Rapini with green garlic

kale rapiniWhat are Rapini?

If you have any kale, collards or other Brassicaceae overwintered from last year, you may notice small clusters of flower buds that look like little broccoli florets.  (In fact, they are – broccoli is a kale that has been bred for gigantic flower clusters, and to produce them in the first season rather than the second. )

These flower clusters are called raab or rapini in European cuisine, and are a real treat.  They first appear in early spring, and grow faster as the weather warms. Don’t pull the plant out!  Pick the rapini as they appear, daily if possible, and they will continue to feed you for about a month.

Your earliest rapini will be mild, more like broccoli; as the season progresses the shoots will have a stronger, delightful mustard flavor.  Raw, they are spicy, but like mustard greens, mellow with cooking.

Harvest with a quick flick of your thumb and forefinger, or cut with a thumbnail.  Any stem you can harvest this way with a clean break will be tender and not stringy.  Nibble on a bit of one you think broke cleanly to be sure your standards are high enough.  For the best flavor, harvest as close as possible to dinnertime.

Braised Rapini with Green Garlic

On low heat, warm a skillet or wok with about 2 Tbs. of your favorite cooking fat.  This recipe is most delicious with good olive oil, another reason to keep the heat low.

Cleaning rapini: other than a quick rinse, they should be ready to eat.

Green garlic: Pull like a leek.  Cut off roots.  If the new stalk is wrapped in an old squishy clove, peel it off, leaving the clean, scallion-like center.  Rinse.  Trim and compost any brown or yellow leaf tips.  Cut green leafy top, mince, and add to warm oil in pan.  Saute about 5 minutes.  Mince rest of garlic, add to oil and stir; saute another 5-10 minutes.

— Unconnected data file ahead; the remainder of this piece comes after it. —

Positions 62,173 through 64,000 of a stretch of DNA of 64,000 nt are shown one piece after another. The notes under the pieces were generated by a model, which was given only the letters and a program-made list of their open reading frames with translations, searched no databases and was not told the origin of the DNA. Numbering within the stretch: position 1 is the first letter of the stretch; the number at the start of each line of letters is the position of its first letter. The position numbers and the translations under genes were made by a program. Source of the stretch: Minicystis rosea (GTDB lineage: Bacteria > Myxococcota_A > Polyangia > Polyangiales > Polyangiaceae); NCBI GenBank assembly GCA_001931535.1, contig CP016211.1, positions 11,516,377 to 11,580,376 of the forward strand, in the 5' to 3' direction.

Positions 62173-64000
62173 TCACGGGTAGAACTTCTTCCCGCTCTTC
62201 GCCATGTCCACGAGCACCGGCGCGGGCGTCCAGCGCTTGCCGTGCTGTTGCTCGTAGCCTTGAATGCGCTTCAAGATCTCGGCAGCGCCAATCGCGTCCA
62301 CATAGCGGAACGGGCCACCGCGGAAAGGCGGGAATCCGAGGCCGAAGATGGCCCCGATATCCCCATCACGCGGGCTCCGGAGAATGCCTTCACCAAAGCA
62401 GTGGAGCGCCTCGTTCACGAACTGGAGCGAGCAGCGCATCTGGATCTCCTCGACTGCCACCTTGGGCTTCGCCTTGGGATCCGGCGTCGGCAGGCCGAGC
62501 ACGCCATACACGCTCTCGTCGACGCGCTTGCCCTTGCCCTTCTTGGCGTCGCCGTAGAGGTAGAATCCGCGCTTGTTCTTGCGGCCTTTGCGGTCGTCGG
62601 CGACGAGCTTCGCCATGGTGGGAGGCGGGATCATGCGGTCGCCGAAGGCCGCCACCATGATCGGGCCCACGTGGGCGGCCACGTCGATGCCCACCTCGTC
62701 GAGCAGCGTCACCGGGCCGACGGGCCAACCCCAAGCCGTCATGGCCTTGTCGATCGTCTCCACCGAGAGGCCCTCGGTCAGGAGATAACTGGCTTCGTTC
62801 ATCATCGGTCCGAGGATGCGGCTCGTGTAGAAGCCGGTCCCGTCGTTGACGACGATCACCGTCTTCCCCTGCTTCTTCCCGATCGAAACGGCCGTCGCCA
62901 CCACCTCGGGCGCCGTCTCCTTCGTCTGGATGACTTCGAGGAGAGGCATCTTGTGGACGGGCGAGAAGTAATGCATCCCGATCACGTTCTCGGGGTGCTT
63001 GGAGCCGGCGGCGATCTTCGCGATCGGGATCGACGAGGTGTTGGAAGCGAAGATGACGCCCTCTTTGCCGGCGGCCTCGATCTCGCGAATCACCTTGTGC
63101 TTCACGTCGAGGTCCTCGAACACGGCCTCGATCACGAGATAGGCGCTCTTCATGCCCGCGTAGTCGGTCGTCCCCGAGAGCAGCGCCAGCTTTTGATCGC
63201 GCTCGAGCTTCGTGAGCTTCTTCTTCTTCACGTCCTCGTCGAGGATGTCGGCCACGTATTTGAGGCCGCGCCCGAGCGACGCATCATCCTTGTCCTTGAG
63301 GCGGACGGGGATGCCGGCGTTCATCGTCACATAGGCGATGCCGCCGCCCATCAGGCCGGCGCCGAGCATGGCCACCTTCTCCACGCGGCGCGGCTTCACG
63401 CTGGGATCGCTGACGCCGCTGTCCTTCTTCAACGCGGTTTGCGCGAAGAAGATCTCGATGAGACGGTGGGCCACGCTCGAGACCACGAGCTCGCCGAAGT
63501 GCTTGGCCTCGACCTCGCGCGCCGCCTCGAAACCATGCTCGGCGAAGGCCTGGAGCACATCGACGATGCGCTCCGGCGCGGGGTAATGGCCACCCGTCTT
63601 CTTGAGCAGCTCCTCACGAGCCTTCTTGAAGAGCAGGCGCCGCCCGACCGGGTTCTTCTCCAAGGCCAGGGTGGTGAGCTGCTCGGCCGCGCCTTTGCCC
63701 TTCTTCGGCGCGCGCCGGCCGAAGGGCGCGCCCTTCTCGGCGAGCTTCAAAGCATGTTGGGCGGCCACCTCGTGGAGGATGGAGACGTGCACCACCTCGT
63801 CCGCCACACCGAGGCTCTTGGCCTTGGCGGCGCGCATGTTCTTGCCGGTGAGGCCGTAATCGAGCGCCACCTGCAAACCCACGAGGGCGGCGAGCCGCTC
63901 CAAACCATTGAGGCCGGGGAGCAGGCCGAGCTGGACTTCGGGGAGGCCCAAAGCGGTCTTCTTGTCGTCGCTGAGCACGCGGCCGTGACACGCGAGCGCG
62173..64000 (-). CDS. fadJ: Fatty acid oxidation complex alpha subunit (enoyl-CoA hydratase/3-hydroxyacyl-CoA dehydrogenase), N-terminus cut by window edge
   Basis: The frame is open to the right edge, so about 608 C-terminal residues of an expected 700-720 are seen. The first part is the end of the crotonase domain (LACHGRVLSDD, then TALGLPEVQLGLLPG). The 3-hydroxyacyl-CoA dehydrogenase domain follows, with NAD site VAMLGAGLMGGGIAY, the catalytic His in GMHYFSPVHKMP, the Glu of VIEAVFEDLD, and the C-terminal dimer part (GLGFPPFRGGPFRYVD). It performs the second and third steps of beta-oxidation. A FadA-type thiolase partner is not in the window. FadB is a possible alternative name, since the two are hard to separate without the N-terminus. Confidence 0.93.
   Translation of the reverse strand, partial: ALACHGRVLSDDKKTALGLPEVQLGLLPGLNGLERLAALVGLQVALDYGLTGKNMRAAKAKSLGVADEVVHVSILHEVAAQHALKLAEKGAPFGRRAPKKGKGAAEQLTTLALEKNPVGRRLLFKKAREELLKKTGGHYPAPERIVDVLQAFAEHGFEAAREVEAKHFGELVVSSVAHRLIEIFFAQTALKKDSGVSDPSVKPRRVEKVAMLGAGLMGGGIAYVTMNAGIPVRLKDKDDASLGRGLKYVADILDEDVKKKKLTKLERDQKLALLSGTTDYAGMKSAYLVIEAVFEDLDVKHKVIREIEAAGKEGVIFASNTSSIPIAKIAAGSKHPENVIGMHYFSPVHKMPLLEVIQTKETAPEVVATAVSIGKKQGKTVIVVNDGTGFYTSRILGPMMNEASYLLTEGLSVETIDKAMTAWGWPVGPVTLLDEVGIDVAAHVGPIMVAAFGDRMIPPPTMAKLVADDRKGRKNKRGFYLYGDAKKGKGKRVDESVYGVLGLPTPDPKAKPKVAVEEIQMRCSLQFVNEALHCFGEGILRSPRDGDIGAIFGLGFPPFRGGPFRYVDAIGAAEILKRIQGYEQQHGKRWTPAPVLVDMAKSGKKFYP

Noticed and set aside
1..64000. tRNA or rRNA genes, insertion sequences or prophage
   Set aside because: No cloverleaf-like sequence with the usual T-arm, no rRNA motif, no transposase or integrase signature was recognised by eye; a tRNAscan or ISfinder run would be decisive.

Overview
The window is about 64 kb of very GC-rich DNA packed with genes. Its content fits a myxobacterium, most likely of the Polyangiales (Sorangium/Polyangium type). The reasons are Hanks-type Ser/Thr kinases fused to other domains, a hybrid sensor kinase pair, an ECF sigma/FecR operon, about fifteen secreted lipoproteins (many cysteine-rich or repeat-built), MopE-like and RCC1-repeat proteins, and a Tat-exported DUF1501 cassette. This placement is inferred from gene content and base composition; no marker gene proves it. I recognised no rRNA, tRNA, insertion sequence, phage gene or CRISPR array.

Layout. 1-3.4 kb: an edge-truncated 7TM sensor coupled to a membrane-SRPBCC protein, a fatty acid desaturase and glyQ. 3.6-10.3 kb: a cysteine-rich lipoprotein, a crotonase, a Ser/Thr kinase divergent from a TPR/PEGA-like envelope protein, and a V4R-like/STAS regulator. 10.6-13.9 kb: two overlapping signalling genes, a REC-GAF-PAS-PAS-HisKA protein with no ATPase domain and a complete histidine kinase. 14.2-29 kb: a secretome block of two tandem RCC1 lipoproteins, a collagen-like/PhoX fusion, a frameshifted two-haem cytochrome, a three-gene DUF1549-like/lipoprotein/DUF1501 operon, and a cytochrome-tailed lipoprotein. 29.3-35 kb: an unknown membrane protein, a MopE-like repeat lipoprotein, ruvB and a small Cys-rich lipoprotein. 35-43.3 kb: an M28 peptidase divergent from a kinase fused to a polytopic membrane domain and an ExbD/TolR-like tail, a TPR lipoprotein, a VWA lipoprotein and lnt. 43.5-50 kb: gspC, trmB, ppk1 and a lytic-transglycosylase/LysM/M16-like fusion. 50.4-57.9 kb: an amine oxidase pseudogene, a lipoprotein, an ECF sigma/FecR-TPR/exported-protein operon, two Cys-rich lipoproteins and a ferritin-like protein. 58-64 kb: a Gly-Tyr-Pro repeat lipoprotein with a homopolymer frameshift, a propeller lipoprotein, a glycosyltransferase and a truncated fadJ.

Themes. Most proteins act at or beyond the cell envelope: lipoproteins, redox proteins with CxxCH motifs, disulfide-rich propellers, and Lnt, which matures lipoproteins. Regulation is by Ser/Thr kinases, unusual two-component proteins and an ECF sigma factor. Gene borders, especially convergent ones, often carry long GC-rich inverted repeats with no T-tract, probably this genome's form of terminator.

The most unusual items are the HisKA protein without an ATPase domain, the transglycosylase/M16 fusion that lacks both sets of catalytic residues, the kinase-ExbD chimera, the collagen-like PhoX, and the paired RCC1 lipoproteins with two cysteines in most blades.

When the garlic is still bright green and fills your kitchen with a tasty but mild garlic aroma, toss in the rapini.  The water left from rinsing will steam them gently while they saute.  Stir and cover.  Check after no more than 5 minutes.  When rapini turn bright jade green and slightly limp, they are done.  Serve and enjoy immediately.

If you wish, a sprinkle of lemon juice or black pepper will enhance the flavor.

Wild Greens Dressing

Salvia_officinalis0This tangy dressing will balance the stronger flavors of salads based on kale, chicory, and wild greens.

All these measurements are approximate – vary proportions and substitute ingredients to suit your taste and what you have available.

1/2 cup extra virgin olive oil

1/2 cup apple cider vinegar

4 cloves of garlic, minced

handful of fresh sage leaves, minced

pinch salt

Combine all ingredients in a 12-16 oz jar.  Shake well and let stand at least one hour to meld flavors.  Shake again right before serving.

This dressing will keep for weeks on the counter and indefinitely in the refrigerator – though it will likely be eaten up much sooner.

It just keeps getting better with time.

Serve over salad, bread, beans, rice, cooked vegetables, you name it.